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A blighted ovum is a fertilized egg which implants in the uterine wall, but does not develop. Typically, a blighted ovum results in a miscarriage, and this type of pregnancy is estimated to account for approximately half of first trimester miscarriages. While a blighted ovum technically doesn't even progress to the stage of becoming a fetus, it still feels like a pregnancy, and many women grieve the loss of the pregnancy, which is entirely appropriate. As a general rule, within one to three months, women can try for a new pregnancy.
The most common reason for a blighted ovum to develop is a catastrophic number of chromosomal abnormalities. The body recognizes that if the egg developed into a fetus and later into a baby, the baby would be extremely unhealthy, and its chances at life would be slim. Therefore, the egg is not allowed to develop, and within a relatively short period of time, the uterine lining is usually sloughed off, just like in a normal menstrual period, so that the body can prepare for another try at pregnancy.
This situation is also sometimes referred to as an “early pregnancy failure,” since “blighted” sounds rather pejorative, and “ovum” has a clinical tone. Sometimes, a blighted ovum miscarries before a woman is even aware that she is pregnant, and in other instances, the blighted ovum may be diagnosed when ultrasounds to track the progress of a pregnancy reveal a failure to develop on the part of the fetus.
In a typical blighted ovum, the placenta develops, and the levels of hormones associated with pregnancy go up. This means that a woman feels pregnant, which can make the loss of the fertilized egg traumatic. However, women should be aware that this complication of pregnancy is not at all preventable, and nothing that the mother does or doesn't do will affect the risk of having a blighted ovum.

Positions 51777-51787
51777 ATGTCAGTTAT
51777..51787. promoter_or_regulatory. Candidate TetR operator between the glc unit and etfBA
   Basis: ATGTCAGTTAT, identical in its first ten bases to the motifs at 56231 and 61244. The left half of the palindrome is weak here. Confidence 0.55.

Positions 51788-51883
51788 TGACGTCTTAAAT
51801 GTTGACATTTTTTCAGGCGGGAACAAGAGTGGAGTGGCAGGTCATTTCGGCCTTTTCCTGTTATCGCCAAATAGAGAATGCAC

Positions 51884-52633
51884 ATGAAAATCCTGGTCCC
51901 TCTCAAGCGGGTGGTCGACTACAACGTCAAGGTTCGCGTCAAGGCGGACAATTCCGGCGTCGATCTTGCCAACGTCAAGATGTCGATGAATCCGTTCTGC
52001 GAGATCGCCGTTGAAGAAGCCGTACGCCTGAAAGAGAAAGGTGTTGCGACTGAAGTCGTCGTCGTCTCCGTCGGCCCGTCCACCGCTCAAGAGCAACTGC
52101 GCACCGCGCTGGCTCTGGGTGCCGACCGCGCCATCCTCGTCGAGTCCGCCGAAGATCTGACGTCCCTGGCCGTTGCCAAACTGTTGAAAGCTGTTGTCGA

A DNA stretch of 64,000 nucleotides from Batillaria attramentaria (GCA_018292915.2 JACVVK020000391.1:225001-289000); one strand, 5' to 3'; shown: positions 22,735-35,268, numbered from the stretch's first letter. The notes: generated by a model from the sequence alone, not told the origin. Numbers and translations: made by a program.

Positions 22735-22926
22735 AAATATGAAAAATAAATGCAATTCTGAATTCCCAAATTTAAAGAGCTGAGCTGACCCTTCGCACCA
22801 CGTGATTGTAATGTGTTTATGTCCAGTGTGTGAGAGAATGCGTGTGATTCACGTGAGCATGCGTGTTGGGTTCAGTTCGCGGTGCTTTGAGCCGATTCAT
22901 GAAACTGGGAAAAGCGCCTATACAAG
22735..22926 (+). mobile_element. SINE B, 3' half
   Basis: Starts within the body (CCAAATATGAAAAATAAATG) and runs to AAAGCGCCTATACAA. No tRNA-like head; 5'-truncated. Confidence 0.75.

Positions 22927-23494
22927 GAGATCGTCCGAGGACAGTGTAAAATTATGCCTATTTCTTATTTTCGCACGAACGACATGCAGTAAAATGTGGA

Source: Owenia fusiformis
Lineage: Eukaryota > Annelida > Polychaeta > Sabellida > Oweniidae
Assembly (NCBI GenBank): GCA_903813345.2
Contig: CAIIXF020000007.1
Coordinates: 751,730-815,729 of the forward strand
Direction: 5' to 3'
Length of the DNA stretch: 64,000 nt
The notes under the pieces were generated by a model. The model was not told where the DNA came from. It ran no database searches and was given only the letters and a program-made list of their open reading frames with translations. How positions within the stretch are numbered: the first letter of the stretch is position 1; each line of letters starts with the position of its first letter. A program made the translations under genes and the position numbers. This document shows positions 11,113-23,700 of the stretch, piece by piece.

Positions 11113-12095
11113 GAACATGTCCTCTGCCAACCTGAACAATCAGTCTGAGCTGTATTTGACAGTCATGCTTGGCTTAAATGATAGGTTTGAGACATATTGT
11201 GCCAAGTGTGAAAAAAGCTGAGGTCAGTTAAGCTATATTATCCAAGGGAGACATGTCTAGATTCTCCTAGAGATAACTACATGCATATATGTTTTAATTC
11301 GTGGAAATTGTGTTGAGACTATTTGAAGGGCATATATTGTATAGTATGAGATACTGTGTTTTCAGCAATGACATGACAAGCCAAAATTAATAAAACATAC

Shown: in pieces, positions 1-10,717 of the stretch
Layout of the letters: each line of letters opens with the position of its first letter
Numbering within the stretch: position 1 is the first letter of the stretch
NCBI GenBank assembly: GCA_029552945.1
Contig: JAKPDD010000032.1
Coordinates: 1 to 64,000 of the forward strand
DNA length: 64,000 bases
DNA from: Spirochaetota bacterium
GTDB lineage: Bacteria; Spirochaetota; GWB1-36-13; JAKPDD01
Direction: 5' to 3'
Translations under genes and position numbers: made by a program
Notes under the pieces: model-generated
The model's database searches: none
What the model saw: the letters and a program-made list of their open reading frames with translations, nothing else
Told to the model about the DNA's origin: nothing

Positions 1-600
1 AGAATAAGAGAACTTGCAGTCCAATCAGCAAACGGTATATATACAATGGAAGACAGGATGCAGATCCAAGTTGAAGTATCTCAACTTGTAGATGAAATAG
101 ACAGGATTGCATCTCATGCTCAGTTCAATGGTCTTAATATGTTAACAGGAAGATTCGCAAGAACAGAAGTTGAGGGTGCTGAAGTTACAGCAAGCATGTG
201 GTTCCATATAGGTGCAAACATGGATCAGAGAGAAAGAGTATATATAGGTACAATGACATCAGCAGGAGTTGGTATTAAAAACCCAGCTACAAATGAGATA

When she receives the diagnosis of a blighted ovum, a woman can choose to allow the pregnancy to abort itself naturally. Others may opt for a medical abortion, for a variety of reasons. The primary advantage to having a medical abortion is that women can ask to have the egg tested to see which abnormalities caused the blighted ovum. Sometimes such tests can reveal potential problems which could be encountered with future pregnancies, such as the fact that one parent is the unwitting carrier of a genetic condition.
@MrsWinslow - I'm so sorry. I've also been through very early miscarriage and I know how devastating it is, especially if you've been trying to get pregnant. As soon as you see that positive, you start thinking about what you're going to name the baby and whether it will look like you or your husband.
Mine was a chemical pregnancy; I had a positive pregnancy test and then got my period a few days later. They're really similar and generally have the same cause - severe genetic issues.
You don't say if this was your only pregnancy so far. It sounds like maybe it was. I went on to have two healthy babies, and I hope the same for you.
I've been through this; PCOS can cause blighted ovum even though PCOS is a hormonal condition.
My doctor told me that it's rarely a good idea to have a D&C for a blighted ovum (he said he likes to call it "anembryonic pregnancy") because it's a procedure not without risks, and your body almost always takes care of it on its own given a little time.
It only happened once to me; I got a positive pregnancy test and a week later, I started having cramps and spotting. The ultrasound showed there was no developing embryo. Within a couple of days, it was all over.
I was told that if it happened three times, then they would recommend a D&C and genetic testing. But they said that for most women, it's a one-time thing. Anyone's body can make an "oops."
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